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The Body – I Have Fought Against It, But I Can’t Any Longer


An absolutely filthy album, guaranteed to make you feel guilty of ever laughing, smiling, or being happy and encouraging you to feel like complete shit in the most phenomenal way possible.

Portland band, The Body, seem to have been unhappy and angry since their sludgy introduction in 2004, and have continued to layer drone, noise, distortion and self-hatred into the 2010’s. The last decade has been one of consistent collaborations, notably with the sludgy-doomy Thou and powerviolence revivalist Full of Hell. Now, I Have Fought Against It… brings Kristin Hayter (Lingua Ignota) on board for their heaviest and most disgusting sonic wormhole yet.

A lowly listen, I Have Fought Against It… is deranged and depressive. It’s centred on the slowest and demented forms of death industrial and drone metal, but doesn’t hesitate to expand upon the nihilistic elements of EBM and industrial hip-hop in fleeting instrumentals. Orchestral, neoclassical elements also slide alongside Ignota’s operatic vocals when her voice isn’t falling apart in a desperate screech. Together, gurgling contortions of bass twist bloodcurdling banshee screams into Ignota’s patronising rants as shattering drums redefine what it means to create a disgustingly heavy album. 

Conceptually and musically heavy, actually, one or the other will floor you, if not both.

I Have Fought Against It… has solidified itself as The Body’s most realised album so far as its decipherable concept of draining pessimism and defeat is carried through its multitude of vocalists and thrust upon the listener. The Body doesn’t care if you held your firstborn daughter in your arms this morning, or that you just graduated, they’ll still force you to feel hopeless and abhorrent, angry and full of resentment. It’s an extremely powerful record.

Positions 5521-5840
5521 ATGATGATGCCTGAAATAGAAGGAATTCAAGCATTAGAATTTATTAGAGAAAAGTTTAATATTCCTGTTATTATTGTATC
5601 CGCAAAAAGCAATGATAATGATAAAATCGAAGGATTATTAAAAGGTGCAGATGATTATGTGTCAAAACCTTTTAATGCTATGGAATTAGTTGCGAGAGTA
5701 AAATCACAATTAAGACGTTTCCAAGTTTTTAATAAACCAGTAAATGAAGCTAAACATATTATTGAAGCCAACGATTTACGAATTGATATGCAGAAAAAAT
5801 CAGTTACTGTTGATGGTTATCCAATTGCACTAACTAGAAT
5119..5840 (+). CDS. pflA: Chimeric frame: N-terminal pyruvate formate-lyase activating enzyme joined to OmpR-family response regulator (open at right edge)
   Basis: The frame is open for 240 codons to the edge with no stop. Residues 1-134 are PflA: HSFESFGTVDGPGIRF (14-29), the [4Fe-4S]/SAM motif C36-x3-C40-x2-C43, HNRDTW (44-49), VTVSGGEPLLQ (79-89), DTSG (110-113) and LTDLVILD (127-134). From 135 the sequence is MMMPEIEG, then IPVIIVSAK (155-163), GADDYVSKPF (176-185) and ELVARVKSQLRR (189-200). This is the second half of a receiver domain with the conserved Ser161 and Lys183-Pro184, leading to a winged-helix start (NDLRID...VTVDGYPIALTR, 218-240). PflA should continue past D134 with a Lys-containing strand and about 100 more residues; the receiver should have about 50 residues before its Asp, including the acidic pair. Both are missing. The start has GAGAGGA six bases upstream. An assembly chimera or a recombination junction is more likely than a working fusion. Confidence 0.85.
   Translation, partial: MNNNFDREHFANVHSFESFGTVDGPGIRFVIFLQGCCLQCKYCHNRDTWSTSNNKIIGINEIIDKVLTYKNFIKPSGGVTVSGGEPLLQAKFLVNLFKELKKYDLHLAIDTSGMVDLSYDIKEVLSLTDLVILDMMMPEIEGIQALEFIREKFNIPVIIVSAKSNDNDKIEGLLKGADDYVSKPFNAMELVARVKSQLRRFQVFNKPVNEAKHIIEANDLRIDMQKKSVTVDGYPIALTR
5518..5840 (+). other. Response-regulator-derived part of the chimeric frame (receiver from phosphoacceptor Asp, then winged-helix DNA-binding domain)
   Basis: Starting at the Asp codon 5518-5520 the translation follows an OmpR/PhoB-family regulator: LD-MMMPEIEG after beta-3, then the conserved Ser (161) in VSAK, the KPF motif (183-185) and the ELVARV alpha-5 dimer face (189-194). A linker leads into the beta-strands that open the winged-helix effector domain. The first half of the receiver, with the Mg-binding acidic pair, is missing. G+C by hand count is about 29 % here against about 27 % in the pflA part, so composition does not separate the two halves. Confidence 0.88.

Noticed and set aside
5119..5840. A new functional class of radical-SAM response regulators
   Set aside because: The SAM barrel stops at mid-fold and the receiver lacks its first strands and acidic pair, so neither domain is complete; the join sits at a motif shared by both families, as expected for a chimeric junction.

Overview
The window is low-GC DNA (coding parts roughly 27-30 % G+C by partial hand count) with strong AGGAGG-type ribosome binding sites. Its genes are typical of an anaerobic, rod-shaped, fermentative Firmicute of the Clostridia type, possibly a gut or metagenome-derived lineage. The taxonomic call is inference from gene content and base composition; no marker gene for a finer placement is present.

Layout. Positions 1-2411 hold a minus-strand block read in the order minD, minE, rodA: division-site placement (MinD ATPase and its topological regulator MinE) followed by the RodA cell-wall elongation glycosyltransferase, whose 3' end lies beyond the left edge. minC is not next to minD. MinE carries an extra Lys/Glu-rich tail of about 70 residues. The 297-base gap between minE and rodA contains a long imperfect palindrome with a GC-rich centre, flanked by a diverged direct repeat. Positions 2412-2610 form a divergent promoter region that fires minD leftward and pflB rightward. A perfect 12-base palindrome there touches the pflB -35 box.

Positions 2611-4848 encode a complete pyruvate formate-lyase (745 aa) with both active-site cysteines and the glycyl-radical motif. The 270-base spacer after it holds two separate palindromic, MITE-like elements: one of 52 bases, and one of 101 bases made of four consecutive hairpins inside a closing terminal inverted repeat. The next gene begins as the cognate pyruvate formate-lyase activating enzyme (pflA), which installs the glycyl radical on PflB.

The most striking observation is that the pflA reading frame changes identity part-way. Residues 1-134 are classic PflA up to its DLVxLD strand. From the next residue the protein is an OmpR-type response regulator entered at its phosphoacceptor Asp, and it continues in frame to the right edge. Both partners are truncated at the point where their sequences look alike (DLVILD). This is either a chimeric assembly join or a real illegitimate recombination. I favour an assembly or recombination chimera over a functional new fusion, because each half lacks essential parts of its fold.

These feelings are exemplified though instrumental and production volatility, where the sheer confidence of leading members Lee Buford and Chip King allow for impressive stylistic freedom. For example, the orchestral elements of opener “The Last Form of Loving” evolve into the throbbing pulse of a dub-techno-esque beat on “Can Carry No Weight” whilst their characteristic droning feedback claws away beneath it. Among the other idiosyncratic moments, such as the hip-hop influenced “The West Has Failed” and the strange EBM/power-electronics melding of “An Urn”, Ignota’s absolutely unbelievable voice adds an entirely new dimension to The Body’s music. She has that beautiful theatrical tone when she wants to, complimenting the crying strings and juxtaposing the harshness of the mutilating feedback, but can then rip into yells that completely tear at you (listen to the masterpiece that is “Nothing Stirs” to appreciate this, or visit her 2017 solo project All Bitches Die). 


I could happily write another 400 words describing the phenomenal use of drums in I Have Fought Against It… but to keep it brief, interplay between drum machines and traditional drums expound frightfully heavy and contained chaos. Their tone is otherworldly on tracks like “Sickly Heart of Sand” as they are chopped and pasted, made to wobble and distort with every passionate hit, whereas other tracks are made to sound cold and sparse with the minimalist combo of only high-hat and bass drum.   

The final 8+ minute song, which builds from a wall of harsh noise to a melodramatic citing of a man who has already lost his will to live, is the most appropriate way for the album to end. It’s a stark juxtaposition from the intensity of the former aural violence, yet hypnotically and depressively continues to further the brutally defeated theme. 

And so the album leaves you feeling like you did during its first smothering track…

… like absolute shit.




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